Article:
Google has officially settled with 38 state attorneys general over alleged privacy violations from its Street View project. Connecticut Attorney General George Jepsen, who led the case, released a statement saying that Google has agreed to pay a total of $7 million to the states involved and the District of Columbia, and to sponsor a "nationwide public service campaign to help educate consumers about securing their wireless networks and protecting personal information," among other terms. The settlement was rumored yesterday, but the investigation had not yet officially ended at that point.
Google is accused of intercepting Wi-Fi data as its Street View cars traversed the US and other countries, and while the company blamed a single engineer for collecting the data, it's also equivocated about what was collected and how intentional the practice was. It previously faced a $25,000 FCC fine last year for impeding investigators, and despite claiming that all the data was subsequently deleted, it admitted to still having some in mid-2012.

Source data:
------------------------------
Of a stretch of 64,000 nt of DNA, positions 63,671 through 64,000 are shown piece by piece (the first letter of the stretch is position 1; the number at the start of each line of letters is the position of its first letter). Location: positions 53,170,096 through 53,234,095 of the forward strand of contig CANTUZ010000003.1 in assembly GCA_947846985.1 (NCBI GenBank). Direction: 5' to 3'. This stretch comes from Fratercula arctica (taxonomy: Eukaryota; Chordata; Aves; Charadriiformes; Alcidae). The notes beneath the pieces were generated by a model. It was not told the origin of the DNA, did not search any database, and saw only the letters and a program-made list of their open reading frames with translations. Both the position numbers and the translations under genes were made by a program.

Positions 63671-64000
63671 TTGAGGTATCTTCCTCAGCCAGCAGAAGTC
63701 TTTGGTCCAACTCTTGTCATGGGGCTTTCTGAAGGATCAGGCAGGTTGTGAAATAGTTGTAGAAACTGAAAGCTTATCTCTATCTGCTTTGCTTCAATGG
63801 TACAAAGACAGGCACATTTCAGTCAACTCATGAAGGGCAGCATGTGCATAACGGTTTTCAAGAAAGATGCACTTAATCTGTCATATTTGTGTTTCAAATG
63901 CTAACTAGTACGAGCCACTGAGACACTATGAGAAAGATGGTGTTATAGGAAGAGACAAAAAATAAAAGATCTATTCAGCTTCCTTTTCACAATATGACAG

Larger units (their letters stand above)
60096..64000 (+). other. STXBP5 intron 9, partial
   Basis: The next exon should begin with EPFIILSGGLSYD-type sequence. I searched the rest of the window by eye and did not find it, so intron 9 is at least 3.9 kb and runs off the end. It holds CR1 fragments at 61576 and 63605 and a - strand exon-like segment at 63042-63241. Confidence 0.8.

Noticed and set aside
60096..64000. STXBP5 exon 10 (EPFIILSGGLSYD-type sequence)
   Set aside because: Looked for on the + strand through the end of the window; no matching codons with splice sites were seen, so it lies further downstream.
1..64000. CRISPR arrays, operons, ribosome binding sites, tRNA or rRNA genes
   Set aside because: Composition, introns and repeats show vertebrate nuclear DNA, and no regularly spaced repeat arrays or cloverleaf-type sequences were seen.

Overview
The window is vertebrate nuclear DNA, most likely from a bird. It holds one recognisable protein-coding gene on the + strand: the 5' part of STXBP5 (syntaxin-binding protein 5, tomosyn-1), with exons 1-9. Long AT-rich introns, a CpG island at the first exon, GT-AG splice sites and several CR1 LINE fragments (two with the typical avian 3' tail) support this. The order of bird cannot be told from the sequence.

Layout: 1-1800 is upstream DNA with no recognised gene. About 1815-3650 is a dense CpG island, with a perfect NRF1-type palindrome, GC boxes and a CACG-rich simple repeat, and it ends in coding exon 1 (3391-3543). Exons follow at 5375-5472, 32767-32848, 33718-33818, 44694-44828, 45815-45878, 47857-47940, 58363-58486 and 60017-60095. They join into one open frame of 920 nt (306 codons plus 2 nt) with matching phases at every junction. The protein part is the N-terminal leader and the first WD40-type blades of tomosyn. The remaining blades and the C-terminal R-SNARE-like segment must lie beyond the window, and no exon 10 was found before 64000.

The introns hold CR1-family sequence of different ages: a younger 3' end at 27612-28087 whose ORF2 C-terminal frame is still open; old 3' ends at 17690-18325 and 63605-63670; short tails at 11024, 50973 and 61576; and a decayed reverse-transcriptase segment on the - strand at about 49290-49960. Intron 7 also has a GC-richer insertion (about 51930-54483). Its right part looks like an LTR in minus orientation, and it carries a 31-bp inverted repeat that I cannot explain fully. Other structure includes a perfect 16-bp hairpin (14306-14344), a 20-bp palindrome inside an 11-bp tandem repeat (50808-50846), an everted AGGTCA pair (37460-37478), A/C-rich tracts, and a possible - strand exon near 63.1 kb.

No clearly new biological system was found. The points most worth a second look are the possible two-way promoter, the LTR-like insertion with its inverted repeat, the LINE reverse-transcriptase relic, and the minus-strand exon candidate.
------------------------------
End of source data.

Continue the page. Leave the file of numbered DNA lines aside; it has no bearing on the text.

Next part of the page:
In his statement, Attorney General Jepsen says that Google has agreed to delete any data that might remain, and to bulk up privacy guidelines for employees to prevent similar incidents in the future. We've reached out to Google for confirmation, but though the company still faces other lawsuits over Street View's data collection missteps, its American state-level cases look to be drawing to a close.